Seven year old Payal’s mother was a victim of the sex trade and worked in Turbhe red light area in Mumbai. Sahaara staff knew Payal’s mother since 2008. Payal was a student in the Sahaara balwadi as well. [Sahaara is a ministry which seeks to draw out the dream embedded in the hearts and lives of the underprivileged and create avenues for the fulfillment of their dreams. India Partners has been collaborating with Sahaara since 2007l]

Sahaara has worked with trafficked women and children in and around the red-light areas With counsel, Payal’s mother decided to admit her to Anandalay for a better and safer future. Anandalay (Home of Joy) is a shelter home run by Sahaara for daughters of trafficked women. Anandalay houses these children who are brought up by house-parents in a loving and conducive family environment. Payal was welcomed into Anandalay on 1st April 2009.

Initially when she came in, Payal hailing from an environment of violence and abuse in the red light and unfamiliar with a family environment was very aggressive in her language and did not show respect to others. The houseparents engaged with her, assured her with love, and instructed her in good behaviour. Observing the other children and heeding the guidance, Payal began to mature in her social skills. Payal is now respectful and loving in speech and conduct with the other children in the home and her houseparents.

Currently she is enrolled in Sr. K.G. in one of the top schools in the locality (St. Xaviers’ School, Airoli, a branch of Ryan Schools). Ryan Schools has strength of students of nearly 200,000 children with a nationwide spread, guided by 8,000 d educators focusing on child-centered qualitative learning. The syllabus covers English (alphabet recognition, reading, writing, and sentence formation), numeracy, activities, extracurricular activities such as sports, craft, and drawing.

Payal is academically strong and scores above 90% in her subjects. She is confident in skills like writing and communication. She particularly enjoys football and athletics. She was selected for the school hockey, football, and the school march past team as well!

She feels at home in Anandalay and loves to help the other children in catching up on their studies. She is very sharing in nature and is proactive in helping the houseparents.

– mnn

For a Muslim it’s easier to become President than Panchayat member

July 20, 2012 by  
Filed under newsletter-lead

Comments Off on For a Muslim it’s easier to become President than Panchayat member

New Delhi, July 16, 2012: This is the hard reality of 65-year-old Independent India. Every fourth President of India has been Muslim – there were three Muslims among 12 Presidents since Independence i.e. 25% of the total number of Presidents. The representation of Muslims at Rashtrapati Bhawan is far more than their population percentage in the country. But from Parliament to Assemblies to downside Panchayat, the community is far less represented than its population.

Muslims have not been getting their due share in both Houses of Parliament – Lok Sabha and Rajya Sabha. They are under-represented in state legislatures – Assemblies and Councils. Their presence is pathetic in the local bodies – panchayats and municipalities.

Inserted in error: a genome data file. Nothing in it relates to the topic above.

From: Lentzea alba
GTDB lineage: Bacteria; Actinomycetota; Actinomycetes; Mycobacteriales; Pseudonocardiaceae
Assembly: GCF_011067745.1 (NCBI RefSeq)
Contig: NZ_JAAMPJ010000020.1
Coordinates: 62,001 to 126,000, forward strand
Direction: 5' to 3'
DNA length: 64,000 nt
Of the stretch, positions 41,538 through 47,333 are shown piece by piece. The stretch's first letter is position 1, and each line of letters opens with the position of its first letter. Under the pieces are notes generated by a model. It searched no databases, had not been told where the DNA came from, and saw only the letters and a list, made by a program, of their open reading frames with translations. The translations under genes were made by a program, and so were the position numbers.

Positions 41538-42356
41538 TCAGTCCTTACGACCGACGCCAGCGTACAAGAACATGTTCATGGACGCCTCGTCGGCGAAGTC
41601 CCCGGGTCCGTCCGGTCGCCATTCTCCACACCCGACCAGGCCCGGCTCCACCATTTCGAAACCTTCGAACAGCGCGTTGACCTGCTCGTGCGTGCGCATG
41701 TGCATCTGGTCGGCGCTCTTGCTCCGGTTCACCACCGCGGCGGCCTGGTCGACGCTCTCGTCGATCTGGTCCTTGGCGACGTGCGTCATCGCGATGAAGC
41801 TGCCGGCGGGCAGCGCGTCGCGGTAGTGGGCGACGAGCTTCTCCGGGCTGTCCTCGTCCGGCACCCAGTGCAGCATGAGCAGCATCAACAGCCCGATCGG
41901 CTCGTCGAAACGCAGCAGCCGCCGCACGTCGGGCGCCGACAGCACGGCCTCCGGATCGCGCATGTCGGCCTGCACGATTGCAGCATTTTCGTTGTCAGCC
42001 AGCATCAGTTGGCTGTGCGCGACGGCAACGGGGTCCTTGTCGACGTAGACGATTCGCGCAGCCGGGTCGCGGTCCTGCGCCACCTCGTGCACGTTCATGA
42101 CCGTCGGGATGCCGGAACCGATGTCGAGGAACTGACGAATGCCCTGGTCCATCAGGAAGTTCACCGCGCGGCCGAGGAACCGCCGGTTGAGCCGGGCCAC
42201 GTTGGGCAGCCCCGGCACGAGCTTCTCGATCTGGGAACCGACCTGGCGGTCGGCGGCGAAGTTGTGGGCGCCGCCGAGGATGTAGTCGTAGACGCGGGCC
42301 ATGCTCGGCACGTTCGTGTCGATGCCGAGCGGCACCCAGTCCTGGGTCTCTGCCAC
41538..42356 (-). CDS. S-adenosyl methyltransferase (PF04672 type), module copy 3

The under-representation of Muslims in Parliament and state assemblies is evident from the voters’ lists for the Presidential election released by the Election Commission of India.

The electoral college for the Presidential polls due on 19th July consists of 4,896 voters that include 776 MPs (233 from Rajya Sabha and 543 from Lok Sabha) and 4,120 MLAs from the state Assemblies of 28 states and two Union Territories (Delhi and Puducherry). There are only 410 Muslim voters in the college (8.37% of the total) while according to government figures of 2001 census, Muslims constitute 13.5% of the country population.

Out of 776 MPs, only 53 are Muslims — 24 Rajya Sabha members and 29 Lok Sabha members and out of . Muslim members constitute 10.30% of the Rajya Sabha electoral college and only 5.34% of the Lok Sabha electoral college. Out of a total of 4,120 MLAs in all the states, only 357 hail from Muslim community.

Muslims in the presidential electoral college

Important Figures

Only 13 out of 28 states and 1 Union Territory out of 7 have sent Muslims to Rajya Sabha

Only 8 out of 28 states and one UT out of 7 have sent Muslims to Lok Sabha

15 states have no Muslim representation in Rajya Sabha

20 states and 6 UTs have no Muslim representation in Lok Sabha

Not a single Muslim member in Lok Sabha from Chattisgarh, Gujarat, Haryana, Orissa, Jharkhand, Karnataka, Madhya Pradesh, Maharashtra, Odisha, Punjab and Rajasthan

Out of a total of 4,120 MLAs in all the states, only 357 are Muslims.

Not a single Muslim member in the 147-member Odisha Assembly

Only one Muslim MLA in the 230-member Madhya Pradesh Assembly

Compared to their population, Muslims less represented in Andhra Pradesh, Bihar, Chattisgarh, Gujarat, Jharkhand, Karnataka, Madhya Pradesh, Maharashtra, Punjab, Rajasthan, Uttarakhand and Delhi

State-wise Members of Lok Sabha

State-wise Members of Rajya Sabha

Why low representation in Parliament and Assemblies?

One big reason is that the political parties which make a race to nominate a Muslim for president or vice president – the figurehead posts — give few tickets to members of the minority community when it comes to elections to Parliament or Assemblies. Besides, it has been seen that the community vote for a candidate — whether he is Muslim or not – of the party of their choice, but the community candidates do not get votes from other sections of the party’s vote bank. And this is the context in which many Muslim political parties have been formed in last 15 years.

– tcn

« Previous PageNext Page »